The former two-term governor locked down endorsements, banked more than $3 million and linked arms with popular Sen. Rand Paul of Kentucky and former GOP presidential contender Mike Huckabee. When conservative state Rep. Joe Carr announced he would challenge Alexander, the senator's team was ready.
"I learned to count in Maryville City Schools," Alexander wrote in a recent op-ed in The Tennessean, recalling his East Tennessee hometown. "So I know that if you only have 45 votes and you need 60 senators to get something important done like balancing the budget and fixing the debt, then you have to work with other people — that is, IF you really care about solving the problem."
Call it the Revenge of the Incumbents: Alexander is the latest Senate Republican staring down a primary challenge with aggressive tactics aimed at blunting any early momentum from tea party-backed opposition. The early moves seek to avoid the fate of former Senate colleagues who were bounced by tea party challengers in 2010 and 2012.
In Kentucky, Senate Republican leader Mitch McConnell has scorched challenger Matt Bevin with stinging ads accusing him of accepting government bailouts to help his family business and embellishing his academic background. Bevin, with help from tea party supporters, has responded with his own accusations, labeling the Senate leader "Mudslinging Mitch" and tarring him for supporting the Wall Street bailout in 2008.
South Carolina Sen. Lindsey Graham, who has drawn criticism from conservatives for pushing immigration reform, has raised more than $6 million for his re-election and could be helped by a crowded primary field that includes three conservative opponents. Wyoming Sen. Mike Enzi has locked up support from Senate leaders and his Republican colleagues in the face of a challenge from Liz Cheney, the daughter of former Vice President Dick Cheney.
The early tangling shows the degree to which some Republicans are trying to dispel critics who say they have been too prone to cut deals with Democrats and support the federal bailouts that marked the end of the Bush administration. With the public holding Congress in low esteem, they could face similar headwinds that derailed incumbents like Dick Lugar of Indiana, Bob Bennett of Utah and former Rep. Mike Castle of Delaware.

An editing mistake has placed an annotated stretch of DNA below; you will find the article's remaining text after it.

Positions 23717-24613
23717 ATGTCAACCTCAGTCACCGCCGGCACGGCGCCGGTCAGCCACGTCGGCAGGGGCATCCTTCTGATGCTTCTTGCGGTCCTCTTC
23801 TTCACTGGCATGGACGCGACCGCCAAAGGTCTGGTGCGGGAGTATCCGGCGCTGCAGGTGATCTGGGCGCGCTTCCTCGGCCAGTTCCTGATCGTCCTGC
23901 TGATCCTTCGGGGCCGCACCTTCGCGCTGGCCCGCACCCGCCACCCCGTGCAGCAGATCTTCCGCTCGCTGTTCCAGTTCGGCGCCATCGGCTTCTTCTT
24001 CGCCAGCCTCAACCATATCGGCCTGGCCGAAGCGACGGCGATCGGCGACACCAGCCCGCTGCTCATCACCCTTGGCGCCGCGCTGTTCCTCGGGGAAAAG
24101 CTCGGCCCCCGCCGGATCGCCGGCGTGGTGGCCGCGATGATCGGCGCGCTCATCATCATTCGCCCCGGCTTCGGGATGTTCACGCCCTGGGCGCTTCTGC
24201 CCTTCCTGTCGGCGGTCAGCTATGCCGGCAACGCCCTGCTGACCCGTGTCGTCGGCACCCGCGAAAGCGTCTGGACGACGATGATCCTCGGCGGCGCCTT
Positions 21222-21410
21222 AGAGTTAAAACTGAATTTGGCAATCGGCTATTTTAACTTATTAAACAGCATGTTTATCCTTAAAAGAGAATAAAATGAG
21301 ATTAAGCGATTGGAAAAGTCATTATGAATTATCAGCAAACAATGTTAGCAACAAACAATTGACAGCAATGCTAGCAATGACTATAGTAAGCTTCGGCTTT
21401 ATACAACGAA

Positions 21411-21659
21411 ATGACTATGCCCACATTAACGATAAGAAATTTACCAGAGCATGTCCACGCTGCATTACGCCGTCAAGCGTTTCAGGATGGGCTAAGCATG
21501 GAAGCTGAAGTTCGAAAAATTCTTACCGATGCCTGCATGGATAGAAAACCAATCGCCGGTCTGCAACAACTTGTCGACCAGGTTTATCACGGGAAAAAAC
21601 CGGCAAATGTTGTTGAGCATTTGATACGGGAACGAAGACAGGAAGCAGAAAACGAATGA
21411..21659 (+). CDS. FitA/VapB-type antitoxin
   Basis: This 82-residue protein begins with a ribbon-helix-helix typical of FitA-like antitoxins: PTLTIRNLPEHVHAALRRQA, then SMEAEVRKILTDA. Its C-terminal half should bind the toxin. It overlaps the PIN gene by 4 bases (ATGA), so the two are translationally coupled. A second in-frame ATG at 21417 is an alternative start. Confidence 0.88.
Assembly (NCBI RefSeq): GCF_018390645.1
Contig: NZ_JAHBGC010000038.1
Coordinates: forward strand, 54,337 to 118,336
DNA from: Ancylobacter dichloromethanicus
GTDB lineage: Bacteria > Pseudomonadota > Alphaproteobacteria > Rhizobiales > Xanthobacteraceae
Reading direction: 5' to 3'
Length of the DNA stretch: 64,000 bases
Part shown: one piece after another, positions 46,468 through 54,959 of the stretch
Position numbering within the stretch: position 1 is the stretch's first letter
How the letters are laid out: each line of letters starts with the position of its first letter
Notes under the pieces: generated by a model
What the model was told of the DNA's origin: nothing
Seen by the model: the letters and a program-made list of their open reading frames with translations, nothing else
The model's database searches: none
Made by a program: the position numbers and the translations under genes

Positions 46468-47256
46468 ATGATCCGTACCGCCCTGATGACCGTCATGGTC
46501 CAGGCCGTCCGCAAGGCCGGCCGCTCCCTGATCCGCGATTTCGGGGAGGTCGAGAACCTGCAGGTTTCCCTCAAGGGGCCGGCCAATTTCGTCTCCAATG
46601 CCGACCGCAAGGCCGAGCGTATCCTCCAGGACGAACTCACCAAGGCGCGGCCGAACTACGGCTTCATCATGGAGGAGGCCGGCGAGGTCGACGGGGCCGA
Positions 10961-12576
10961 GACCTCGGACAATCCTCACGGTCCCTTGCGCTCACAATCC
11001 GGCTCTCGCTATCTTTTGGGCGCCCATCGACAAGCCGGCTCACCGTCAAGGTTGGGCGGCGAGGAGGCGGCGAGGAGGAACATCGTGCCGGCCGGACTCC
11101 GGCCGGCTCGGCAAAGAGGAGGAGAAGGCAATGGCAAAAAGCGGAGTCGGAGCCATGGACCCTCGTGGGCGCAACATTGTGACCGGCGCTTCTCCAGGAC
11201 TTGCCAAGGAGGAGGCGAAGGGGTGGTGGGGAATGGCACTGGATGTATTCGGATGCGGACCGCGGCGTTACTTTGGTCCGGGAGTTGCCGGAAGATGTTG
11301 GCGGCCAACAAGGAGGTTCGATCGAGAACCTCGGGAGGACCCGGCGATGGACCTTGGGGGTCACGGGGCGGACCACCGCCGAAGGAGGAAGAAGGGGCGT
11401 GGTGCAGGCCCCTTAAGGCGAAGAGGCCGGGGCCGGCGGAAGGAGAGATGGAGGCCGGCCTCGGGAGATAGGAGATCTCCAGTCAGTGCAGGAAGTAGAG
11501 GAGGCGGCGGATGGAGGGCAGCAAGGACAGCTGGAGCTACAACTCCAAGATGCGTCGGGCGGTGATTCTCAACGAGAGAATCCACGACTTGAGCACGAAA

But they won't be surprised.
"They won't be caught asleep at the switch like Sen. Lugar," said Greg Strimple, a Republican pollster who advised John McCain's 2008 presidential campaign.
In Tennessee, Alexander had already spent close to $1 million on his campaign before Carr entered the race. The senator has secured a list of endorsements from county chairmen and former state chairs. He also ran an ad in July highlighting his work with Paul to halt federal fishing restrictions in their states and appeared with the tea party favorite at an event in Nashville last month.
Since Carr's announcement, Alexander has broadcast TV and radio ads citing his 23 votes to eliminate President Barack Obama's health care laws and featuring an exchange with the president over the merits of the sweeping overhaul. It follows a radio spot by the Senate Conservatives Fund, an outside GOP group, that criticized Alexander for declining to join efforts to threaten a government shutdown over health care funding.
"We never expected not to have some opposition in this political environment," said Alexander campaign adviser Tom Ingram. He suggested that tough tactics will come if needed, saying: "In politics you measure your opponents before you waste ammo. But when you fire, you do so very carefully and selectively. And you make sure you hit your target."
Carr, who had previously planned to challenge Republican Rep. Scott DesJarlais, has likened his campaign against Alexander to the Biblical story of David vs. Goliath, and he has said Alexander's voting record had betrayed conservatives in recent years.
Political unknown Brenda Lenard, who has struggled to raise money, also is challenging Alexander. Tennessee tea party groups also are planning a series of events to determine their preferred candidate, and several others are considering a bid, including Knox County Mayor Tim Burchett and former Williamson County GOP chairman Kevin Kookogey.
But Republicans call Carr the most serious challenger so far, and they say he could be hurt by remarks he made at a Republican National Convention event last year in which he appeared to agree with Missouri Senate candidate Todd Akin's statement that women have the biological ability to prevent pregnancy following a rape. Carr later tried to distance himself from the remarks.
Republicans say the two high-profile primaries — Tennessee and Kentucky — could hinge on whether the Senate Conservatives Fund and a separate group, the Club for Growth, pour money and advertising into the states to tear down the incumbents.
The Senate Conservatives Fund, which was founded by former South Carolina Sen. Jim DeMint, spent about $16 million in 2012 and $8 million in 2010. The Club for Growth, an anti-tax group led by former Indiana Rep. Chris Chocola, spent about $18 million last year and about $5.5 million in 2010, a sign that it could shake up these races if they get involved.
Matt Hoskins, the Senate Conservatives Fund's executive director, said both Alexander and McConnell should be on notice.
"You really can't put lipstick on a pig," Hoskins said. "You can surround yourself with as many endorsements as you want. If your record is liberal and people find out about that, there aren't enough endorsements in the world to cover that up."